Lotus Elan

This is horrible!

PostPost by: Craven » Fri Jun 17, 2022 4:25 pm

Timely reminder for those of us who carry a dry powder extinguisher to give it a good shake, they do pack down.
Most latter cars have secondary containment in case of hydraulic fluid loss, silicone fluid is much much safer as far as flammability is concerned. No brainer in a fibreglass car, however many choose brake feel to safety.
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PostPost by: TBG » Fri Jun 17, 2022 7:01 pm

I have two of these in clips under my legs. Anyone have any experience with them? They are on Amazon amongst other places. They light like a firework apparently. D

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PostPost by: 2cams70 » Sat Jun 18, 2022 6:13 am

I really don’t know why braided hoses were used for the fuel lines to the webers originally.
Plain, good quality, correct SAE specification boring looking rubber hoses are all that’s needed. You can see what’s happening. You don’t need fancy dandy AN fittings with lots of potential leak paths. You don’t need braid. It’s really low fluid pressure we are talking about.
I’ve always found Oetiker crimp fittings great for hoses such as this.

If anyone knows why braided hoses were used originally I’d be interested to hear the explanation.
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PostPost by: HCA » Sat Jun 18, 2022 7:29 am

You re just trying to be argumentative now. Sure the braid does not assist anything in low pressure delivery to Webers, I do not believe anyone has said or intimated that it does. It certainly does not contribute a fire hazard. But there is nothing at all wrong with having something well presented, which, in most cases is what braid is doing. What is your problem with this?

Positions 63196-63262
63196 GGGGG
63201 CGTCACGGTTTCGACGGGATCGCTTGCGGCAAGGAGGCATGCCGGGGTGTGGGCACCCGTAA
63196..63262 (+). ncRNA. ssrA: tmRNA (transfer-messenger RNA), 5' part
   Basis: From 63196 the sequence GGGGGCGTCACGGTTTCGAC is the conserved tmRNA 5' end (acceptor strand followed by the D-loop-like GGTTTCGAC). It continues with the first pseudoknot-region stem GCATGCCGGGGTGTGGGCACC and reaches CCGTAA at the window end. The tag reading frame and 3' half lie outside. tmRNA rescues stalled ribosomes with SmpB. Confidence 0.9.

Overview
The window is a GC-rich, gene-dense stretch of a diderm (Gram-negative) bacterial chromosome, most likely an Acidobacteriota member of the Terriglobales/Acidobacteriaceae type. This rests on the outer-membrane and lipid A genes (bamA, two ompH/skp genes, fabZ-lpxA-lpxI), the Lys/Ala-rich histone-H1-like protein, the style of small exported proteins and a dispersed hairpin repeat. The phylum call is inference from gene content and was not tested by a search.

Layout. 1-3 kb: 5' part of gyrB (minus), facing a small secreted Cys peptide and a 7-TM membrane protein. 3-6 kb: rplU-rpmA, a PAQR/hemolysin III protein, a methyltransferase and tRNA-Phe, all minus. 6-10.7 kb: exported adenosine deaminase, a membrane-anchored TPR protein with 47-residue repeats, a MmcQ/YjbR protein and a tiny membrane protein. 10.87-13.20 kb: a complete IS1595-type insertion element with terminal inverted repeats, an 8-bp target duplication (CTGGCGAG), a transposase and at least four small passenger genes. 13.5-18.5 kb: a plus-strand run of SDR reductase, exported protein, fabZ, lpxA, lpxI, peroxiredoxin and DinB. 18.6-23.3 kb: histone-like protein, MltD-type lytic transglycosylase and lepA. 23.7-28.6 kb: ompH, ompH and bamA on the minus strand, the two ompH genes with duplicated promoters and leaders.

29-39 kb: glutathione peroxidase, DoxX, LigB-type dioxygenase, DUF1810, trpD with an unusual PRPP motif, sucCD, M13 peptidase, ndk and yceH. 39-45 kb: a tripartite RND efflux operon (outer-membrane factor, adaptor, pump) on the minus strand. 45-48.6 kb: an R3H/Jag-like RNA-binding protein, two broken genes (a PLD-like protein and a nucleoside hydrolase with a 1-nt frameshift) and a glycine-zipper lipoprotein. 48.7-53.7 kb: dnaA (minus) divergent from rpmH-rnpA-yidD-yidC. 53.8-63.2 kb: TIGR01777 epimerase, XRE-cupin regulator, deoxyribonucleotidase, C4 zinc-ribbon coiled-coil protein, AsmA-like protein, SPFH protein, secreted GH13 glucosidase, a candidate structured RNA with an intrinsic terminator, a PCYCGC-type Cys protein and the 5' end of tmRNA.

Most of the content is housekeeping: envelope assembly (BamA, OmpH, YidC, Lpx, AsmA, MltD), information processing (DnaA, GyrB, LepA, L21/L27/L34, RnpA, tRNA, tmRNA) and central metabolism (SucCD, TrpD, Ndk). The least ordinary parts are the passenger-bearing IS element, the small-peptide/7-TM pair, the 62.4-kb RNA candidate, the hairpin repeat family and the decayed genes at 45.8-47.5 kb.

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PostPost by: englishmaninwales » Sat Jun 18, 2022 8:28 am

My view is the problem with braided fuel hose is the inability to carry out a visual inspection of the internal ‘rubber’ component’s condition for degradation by age or ethanol.
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PostPost by: 2cams70 » Sat Jun 18, 2022 8:30 am

HCA wrote:You re just trying to be argumentative now. Sure the braid does not assist anything in low pressure delivery to Webers, I do not believe anyone has said or intimated that it does. It certainly does not contribute a fire hazard. But there is nothing at all wrong with having something well presented, which, in most cases is what braid is doing. What is your problem with this?


As has been stated here before and I agree with it - you can't see what horrors lurk underneath braid. You can't see what grade of hose lies underneath and you can't see it's condition. It's not the braid that creates the seal. That's not being argumentative. That's just fact. If you don't need braid for mechanical or thermal protection why use it?
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PostPost by: nmauduit » Sat Jun 18, 2022 12:23 pm